As a child, we often dreamed about what the future would bring. Most of the time, it would be inspired by those futuristic cartoons that show off an entirely different society where buildings are different, clothes are weird, and flying cars zipping through the sky.
We are in an era where technology is evolving more rapidly, sometimes faster than we can comprehend, but it’s certainly making waves in our society. Today, the future we once dreamt is coming closer to reality, and I’m not just talking about 5G or third-gen foldable phones (pun intended), I’m talking about flying cars.
A Germany-based startup company named Lilium recently released their newest flight test video of a flying car, and I can’t help but be amazed at how far we’ve come at developing the technology that requires small compact vehicles lift off from the ground.
Arguably, it’s nowhere near a helicopter, for good reasons. First of all, the Lilium flying car is entirely powered by electricity. Second, it has no tail, rudder, propellers, or gearbox that emits those deafening sounds. Third, it looks futuristic – better than how my childhood self could have imagined.
On a more serious note, the Lilium Jet is a 5-seater vertical take-off and landing (VTOL) air taxi that is set to change the way we perceive mobility.
Is it a bird? Is it a plane? No. But we first need to appreciate the simplicity and design of the Lilium Jet. It is an egg-shaped air taxi perched on two horizontal tilt-rotor wings that just screams future!
Overall, there are 36 electric jet engines that tilt up for vertical takeoff and then shift forward for horizontal flight. It has a maximum of 2,000 horsepower that the company promises to take you from city to city with style.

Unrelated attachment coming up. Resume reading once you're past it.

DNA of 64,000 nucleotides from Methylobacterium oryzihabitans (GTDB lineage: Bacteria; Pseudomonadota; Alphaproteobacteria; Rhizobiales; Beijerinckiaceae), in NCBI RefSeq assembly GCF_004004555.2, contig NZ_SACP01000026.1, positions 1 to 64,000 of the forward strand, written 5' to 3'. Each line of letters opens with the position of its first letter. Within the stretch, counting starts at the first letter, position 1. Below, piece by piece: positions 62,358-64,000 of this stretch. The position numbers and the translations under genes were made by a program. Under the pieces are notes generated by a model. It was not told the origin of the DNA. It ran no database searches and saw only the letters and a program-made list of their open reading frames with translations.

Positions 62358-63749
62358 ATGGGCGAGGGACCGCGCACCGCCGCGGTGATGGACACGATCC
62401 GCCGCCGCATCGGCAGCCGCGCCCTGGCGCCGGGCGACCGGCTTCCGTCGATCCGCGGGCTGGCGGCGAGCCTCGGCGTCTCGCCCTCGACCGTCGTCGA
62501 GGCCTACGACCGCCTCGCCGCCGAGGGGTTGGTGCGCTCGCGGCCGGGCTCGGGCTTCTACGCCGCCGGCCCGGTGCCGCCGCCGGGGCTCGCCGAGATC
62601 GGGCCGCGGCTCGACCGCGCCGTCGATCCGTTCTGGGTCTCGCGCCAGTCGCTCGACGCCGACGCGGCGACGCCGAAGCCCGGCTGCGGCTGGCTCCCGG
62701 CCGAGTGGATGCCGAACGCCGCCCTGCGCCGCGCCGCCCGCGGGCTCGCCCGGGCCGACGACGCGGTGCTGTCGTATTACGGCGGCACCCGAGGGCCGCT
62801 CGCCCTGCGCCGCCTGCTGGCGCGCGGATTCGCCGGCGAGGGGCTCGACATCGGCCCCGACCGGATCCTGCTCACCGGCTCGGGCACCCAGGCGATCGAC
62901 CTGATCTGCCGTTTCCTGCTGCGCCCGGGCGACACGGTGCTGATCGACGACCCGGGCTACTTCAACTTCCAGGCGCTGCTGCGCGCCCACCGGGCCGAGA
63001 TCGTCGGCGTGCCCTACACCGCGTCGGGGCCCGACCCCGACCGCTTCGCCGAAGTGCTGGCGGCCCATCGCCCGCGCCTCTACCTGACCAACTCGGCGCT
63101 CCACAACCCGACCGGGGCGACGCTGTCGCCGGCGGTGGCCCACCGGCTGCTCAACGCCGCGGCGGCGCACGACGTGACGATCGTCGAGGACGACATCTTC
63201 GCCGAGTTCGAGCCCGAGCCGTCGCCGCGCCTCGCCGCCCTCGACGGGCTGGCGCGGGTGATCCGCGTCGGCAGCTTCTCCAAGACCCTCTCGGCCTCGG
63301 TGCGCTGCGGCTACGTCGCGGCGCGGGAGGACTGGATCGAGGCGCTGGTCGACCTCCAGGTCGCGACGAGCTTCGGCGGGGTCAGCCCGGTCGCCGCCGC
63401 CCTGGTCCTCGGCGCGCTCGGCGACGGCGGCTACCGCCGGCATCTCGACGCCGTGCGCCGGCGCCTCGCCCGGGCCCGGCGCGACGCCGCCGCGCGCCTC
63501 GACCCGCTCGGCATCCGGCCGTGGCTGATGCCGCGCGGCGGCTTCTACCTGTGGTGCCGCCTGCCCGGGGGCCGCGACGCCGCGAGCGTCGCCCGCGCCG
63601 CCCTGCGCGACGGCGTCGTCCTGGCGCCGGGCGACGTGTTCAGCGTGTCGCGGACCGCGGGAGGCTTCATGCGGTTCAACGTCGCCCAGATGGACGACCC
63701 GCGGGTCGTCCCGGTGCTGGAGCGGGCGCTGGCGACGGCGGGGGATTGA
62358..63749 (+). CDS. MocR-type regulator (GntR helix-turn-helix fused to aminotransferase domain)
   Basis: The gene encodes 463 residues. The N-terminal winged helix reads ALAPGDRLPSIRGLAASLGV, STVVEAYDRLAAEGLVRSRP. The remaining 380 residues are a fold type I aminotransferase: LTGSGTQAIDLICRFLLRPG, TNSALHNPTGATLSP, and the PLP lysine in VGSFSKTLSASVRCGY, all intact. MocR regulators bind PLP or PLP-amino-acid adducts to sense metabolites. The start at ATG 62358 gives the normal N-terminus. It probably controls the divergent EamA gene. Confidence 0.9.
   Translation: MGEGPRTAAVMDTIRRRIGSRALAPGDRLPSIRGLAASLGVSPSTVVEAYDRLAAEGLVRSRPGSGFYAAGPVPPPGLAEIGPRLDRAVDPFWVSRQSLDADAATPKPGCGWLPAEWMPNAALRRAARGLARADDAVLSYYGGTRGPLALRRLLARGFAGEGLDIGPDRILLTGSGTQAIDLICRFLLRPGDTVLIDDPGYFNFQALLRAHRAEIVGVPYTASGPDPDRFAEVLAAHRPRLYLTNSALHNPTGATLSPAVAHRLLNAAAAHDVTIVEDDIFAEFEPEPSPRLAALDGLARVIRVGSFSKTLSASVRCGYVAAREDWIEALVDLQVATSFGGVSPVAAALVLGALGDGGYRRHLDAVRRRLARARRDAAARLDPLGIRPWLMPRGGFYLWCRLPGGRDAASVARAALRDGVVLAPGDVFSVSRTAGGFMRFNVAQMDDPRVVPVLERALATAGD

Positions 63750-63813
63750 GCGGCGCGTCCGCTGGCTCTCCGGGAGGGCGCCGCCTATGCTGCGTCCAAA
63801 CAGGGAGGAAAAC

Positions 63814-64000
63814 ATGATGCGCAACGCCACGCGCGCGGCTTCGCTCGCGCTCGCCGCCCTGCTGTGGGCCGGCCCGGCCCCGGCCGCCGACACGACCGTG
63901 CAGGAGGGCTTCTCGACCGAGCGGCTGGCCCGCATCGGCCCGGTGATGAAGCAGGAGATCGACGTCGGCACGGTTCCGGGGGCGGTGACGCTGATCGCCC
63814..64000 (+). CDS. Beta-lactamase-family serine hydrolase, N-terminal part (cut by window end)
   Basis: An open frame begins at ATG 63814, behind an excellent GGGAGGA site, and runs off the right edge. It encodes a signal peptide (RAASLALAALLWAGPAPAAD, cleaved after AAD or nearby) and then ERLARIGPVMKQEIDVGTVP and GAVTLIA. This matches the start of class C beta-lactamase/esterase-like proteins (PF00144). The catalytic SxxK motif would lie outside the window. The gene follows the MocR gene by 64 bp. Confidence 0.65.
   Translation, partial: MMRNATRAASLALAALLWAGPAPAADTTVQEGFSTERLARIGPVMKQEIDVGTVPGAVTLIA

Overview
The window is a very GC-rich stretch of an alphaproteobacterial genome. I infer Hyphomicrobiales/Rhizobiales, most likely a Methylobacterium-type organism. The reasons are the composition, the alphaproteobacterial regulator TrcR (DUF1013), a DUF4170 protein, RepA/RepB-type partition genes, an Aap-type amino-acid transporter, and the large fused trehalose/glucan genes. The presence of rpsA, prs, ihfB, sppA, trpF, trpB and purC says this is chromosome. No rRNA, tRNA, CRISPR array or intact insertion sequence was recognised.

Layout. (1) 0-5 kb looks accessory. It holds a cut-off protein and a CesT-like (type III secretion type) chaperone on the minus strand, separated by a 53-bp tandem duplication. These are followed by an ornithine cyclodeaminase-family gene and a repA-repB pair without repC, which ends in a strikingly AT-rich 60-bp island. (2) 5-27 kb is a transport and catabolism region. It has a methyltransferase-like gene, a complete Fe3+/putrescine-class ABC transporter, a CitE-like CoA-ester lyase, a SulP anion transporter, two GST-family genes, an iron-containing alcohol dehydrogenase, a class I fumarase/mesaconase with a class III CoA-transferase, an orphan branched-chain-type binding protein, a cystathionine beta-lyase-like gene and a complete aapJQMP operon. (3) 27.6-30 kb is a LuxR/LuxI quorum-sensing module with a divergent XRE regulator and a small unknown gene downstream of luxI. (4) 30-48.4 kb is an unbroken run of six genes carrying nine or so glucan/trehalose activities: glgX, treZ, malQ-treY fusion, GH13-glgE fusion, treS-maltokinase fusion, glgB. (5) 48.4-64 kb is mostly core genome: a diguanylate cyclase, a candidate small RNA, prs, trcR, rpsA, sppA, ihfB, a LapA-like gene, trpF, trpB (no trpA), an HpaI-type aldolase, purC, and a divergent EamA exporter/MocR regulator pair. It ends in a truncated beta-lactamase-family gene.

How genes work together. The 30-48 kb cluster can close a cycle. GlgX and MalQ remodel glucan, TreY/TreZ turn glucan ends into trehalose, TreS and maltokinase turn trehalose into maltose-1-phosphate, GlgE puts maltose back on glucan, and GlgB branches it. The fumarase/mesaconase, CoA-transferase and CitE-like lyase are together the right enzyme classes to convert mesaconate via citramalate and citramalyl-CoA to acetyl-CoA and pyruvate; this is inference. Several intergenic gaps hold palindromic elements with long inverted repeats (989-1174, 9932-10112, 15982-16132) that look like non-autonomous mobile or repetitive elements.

Lilium claims that their air taxi can reach a top speed of 300 km/h and a range of 300 km and would easily last an hour-long flight, which are pretty impressive and ambitious numbers compared to its other competitors like EHang’s drone-like craft or other tilt-rotor designs from Airbus and Uber.
According to the company, they will be making it possible through innovations in their tilt-rotor wings. Basically, the wings will not only be present to provide holding spots for their electric engines but will also serve as a lift when cruising in the air like an airplane. In essence, when enough air is present, it will only need to use 10% of the available horsepower to make it glide across the sky or operate it completely for an hour.
The Lilium Jet’s also promising to carry five people at a time including a pilot and luggage. The company has not explicitly indicated a weight capacity for their upcoming Lilium Jets given that weight plays a vital role in air flight. More especially that they’re on the electric perspective of getting these things up in the air.
But don’t fret just yet, Lilium’s brand is all about getting everyone to fly anywhere and anytime. Meaning, the groundbreaking technology they’re developing for air mobility isn’t just reserved for the snotty rich to access.
In an example, people can fly from Midtown Manhattan across JFK International Airport in under an hour for the incredibly low price of $70! That’s certainly much affordable than renting out a helicopter out of the city, which has never been a practical choice. But with Lilium Jet, that might start to change.
Moreover, Lilium’s services will be available through an Uber-like application where you can book a ride on the nearest landing pad to your desired location.
As of now, guessing from their latest business plan, they won’t be able to get you door-to-door mainly because of restrictions from government policies. It’s not irrational, though. Imagine getting cut off by a vehicle coming from the sky; it’s not ideal, especially with the technology that’s still on the very early stages of development.
However, this only leads us to believe that flying cars are part of the near future and that air taxis are only just the beginning of a society we all used to only dream about! According to Lilium, they will be ready to send mass Lilium Jets across different cities in 2025.